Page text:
If you expect your moniker to have no prefix, your BindToObject implementation should first check the running object table (ROT) to see whether the object is already running. To acquire a pointer to the ROT, your implementation should call IBindCtx::GetRunningObjectTable on the pbc parameter. You can then call the IRunningObjectTable::GetObject method to see if the current moniker has been registered in the ROT. If so, you can immediately call QueryInterface to get a pointer to the interface requested by the caller.

When your BindToObject implementation binds to some object, it should use the pbc parameter to call IBindCtx::RegisterObjectBound to store a reference to the bound object in the bind context. This ensures that the bound object remains running until the bind context is released, which can avoid the expense of having a subsequent binding operation load it again later.

If the bind context's BIND_OPTS structure specifies the BINDFLAGS_JUSTTESTEXISTENCE flag, your implementation has the option of returning NULL in ppvResult (although you can also ignore the flag and perform the complete binding operation).

Implementation-specific Notes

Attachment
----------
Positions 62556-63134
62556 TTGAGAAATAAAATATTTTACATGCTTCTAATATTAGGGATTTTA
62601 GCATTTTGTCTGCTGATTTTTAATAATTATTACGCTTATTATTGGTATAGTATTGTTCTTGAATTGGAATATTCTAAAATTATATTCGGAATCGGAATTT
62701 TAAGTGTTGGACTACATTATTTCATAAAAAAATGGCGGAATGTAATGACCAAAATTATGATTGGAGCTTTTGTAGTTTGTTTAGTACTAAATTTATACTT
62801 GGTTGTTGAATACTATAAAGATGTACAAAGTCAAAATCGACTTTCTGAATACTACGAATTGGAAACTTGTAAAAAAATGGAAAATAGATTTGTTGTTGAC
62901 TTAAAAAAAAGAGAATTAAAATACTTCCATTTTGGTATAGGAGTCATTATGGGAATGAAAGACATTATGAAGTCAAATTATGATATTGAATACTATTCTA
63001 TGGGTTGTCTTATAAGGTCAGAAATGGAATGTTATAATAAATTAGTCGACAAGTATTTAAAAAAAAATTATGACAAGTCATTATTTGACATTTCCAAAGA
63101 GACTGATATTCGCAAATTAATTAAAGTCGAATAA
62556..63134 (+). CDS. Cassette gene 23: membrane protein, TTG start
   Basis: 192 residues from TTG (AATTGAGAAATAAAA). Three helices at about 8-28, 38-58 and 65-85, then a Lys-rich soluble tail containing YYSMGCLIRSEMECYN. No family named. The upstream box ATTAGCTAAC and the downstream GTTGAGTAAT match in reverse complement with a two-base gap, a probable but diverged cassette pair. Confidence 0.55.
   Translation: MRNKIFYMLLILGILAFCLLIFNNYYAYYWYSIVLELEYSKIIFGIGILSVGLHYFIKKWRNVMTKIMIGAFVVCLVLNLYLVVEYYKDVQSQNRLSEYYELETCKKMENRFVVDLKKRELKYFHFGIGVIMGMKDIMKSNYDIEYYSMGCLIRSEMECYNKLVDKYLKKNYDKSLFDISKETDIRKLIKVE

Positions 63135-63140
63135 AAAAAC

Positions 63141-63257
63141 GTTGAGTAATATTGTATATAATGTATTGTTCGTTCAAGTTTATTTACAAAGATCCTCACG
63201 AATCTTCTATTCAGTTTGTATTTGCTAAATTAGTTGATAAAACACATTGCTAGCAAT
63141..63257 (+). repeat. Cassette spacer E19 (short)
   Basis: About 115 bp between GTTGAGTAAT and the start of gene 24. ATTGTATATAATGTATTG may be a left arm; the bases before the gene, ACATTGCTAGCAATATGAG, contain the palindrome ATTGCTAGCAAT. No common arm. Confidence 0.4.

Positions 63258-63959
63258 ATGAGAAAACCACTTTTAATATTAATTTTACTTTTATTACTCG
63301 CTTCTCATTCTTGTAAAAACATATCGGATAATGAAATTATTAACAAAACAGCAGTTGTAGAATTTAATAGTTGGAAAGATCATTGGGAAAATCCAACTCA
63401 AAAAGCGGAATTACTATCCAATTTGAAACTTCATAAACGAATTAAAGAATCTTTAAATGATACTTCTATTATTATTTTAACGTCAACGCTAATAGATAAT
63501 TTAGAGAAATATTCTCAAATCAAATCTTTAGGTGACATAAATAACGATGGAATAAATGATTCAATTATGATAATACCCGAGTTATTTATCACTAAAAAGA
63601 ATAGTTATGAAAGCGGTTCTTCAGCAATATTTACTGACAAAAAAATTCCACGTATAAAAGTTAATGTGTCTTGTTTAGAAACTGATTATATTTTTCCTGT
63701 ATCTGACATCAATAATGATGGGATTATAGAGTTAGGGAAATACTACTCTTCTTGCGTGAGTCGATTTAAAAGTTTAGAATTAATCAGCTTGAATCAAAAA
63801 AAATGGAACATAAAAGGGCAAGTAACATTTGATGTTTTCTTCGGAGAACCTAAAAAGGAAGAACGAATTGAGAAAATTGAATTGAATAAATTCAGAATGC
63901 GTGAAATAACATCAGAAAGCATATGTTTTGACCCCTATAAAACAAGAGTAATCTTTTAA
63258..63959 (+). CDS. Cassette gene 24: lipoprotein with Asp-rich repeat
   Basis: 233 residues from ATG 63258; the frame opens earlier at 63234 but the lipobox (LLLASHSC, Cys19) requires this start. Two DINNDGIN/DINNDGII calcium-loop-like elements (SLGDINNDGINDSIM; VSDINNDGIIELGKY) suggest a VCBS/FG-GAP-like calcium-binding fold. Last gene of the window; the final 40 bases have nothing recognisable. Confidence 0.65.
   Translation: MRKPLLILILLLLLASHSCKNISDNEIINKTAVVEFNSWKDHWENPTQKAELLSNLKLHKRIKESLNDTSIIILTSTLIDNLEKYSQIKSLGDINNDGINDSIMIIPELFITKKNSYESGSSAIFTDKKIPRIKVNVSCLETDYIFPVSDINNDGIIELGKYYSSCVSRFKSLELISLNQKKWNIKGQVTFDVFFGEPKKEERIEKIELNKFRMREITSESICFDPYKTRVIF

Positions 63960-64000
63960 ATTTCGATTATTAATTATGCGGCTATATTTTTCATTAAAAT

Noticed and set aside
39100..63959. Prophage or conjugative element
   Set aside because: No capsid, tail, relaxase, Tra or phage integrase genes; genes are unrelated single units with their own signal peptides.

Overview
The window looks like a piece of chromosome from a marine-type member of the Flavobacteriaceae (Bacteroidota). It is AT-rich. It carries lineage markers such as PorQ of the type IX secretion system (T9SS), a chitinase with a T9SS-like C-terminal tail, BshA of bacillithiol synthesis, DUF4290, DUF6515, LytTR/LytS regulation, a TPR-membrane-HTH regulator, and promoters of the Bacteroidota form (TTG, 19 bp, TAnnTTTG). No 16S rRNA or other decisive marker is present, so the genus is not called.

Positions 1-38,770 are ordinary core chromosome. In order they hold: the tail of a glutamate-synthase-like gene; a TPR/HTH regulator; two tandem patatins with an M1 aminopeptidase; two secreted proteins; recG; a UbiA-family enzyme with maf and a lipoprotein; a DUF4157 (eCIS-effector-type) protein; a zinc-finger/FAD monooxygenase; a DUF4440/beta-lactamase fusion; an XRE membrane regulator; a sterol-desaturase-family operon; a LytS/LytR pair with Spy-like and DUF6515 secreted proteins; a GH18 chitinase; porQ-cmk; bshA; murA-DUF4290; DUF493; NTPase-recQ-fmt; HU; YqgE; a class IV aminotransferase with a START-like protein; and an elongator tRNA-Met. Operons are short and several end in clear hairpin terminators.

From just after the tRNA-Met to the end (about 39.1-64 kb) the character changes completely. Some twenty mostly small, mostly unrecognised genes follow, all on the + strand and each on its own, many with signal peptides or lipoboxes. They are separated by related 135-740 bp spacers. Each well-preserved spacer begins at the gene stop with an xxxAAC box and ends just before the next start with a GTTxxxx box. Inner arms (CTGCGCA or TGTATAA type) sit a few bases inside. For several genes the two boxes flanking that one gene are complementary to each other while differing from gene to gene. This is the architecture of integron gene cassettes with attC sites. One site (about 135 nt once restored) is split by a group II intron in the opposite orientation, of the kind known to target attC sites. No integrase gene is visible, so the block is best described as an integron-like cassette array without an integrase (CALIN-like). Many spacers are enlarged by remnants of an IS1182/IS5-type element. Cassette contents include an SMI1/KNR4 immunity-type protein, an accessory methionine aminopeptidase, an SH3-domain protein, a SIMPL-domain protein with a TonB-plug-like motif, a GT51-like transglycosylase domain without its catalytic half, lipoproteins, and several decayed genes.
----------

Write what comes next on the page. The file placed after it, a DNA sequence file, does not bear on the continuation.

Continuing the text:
Implementation Notes
Anti-moniker This method is not implemented. It returns E_NOTIMPL.
Class moniker If pmkLeft is NULL, calls CoGetClassObject, using the CLSID the class moniker was initialized with (in CreateClassMoniker or through MkParseDisplayName) and the CLSCTX of the current pbc (IBindCtx).

If pmkLeft is non-NULL, calls pmkLeft->BindToObject for IClassActivator and calls IClassActivator::GetClassObject with the CLSID it was initialized with and the CLSCTX and locale parameters of the current pbc (IBindCtx).

File moniker When pmkToLeft is NULL, the method looks for the moniker in the ROT and, if found, queries the retrieved object for the requested interface pointer. If the moniker is not found in the ROT, the method loads the object from the file system and retrieves the requested interface pointer.

If pmkLeft is not NULL, instead of determining the class to instantiate and initialize with the contents of the file referred to by the file moniker using GetClassFile (or other means), call pmkLeft->BindToObject for IClassFactory and IClassActivator, retrieve this pointer in pcf. If this fails with E_NOINTERFACE, return MK_E_INTERMEDIATEINTERFACENOTSUPPORTED.

If the IClassFactory pointer is successfully retrieved, call pcf->CreateInstance(IID_IPersistFile, (void**)&ppf) to get a fresh instance of the class to be initialized and initialize it by using IPersistFile or other appropriate means per the existing initialization paths of file moniker.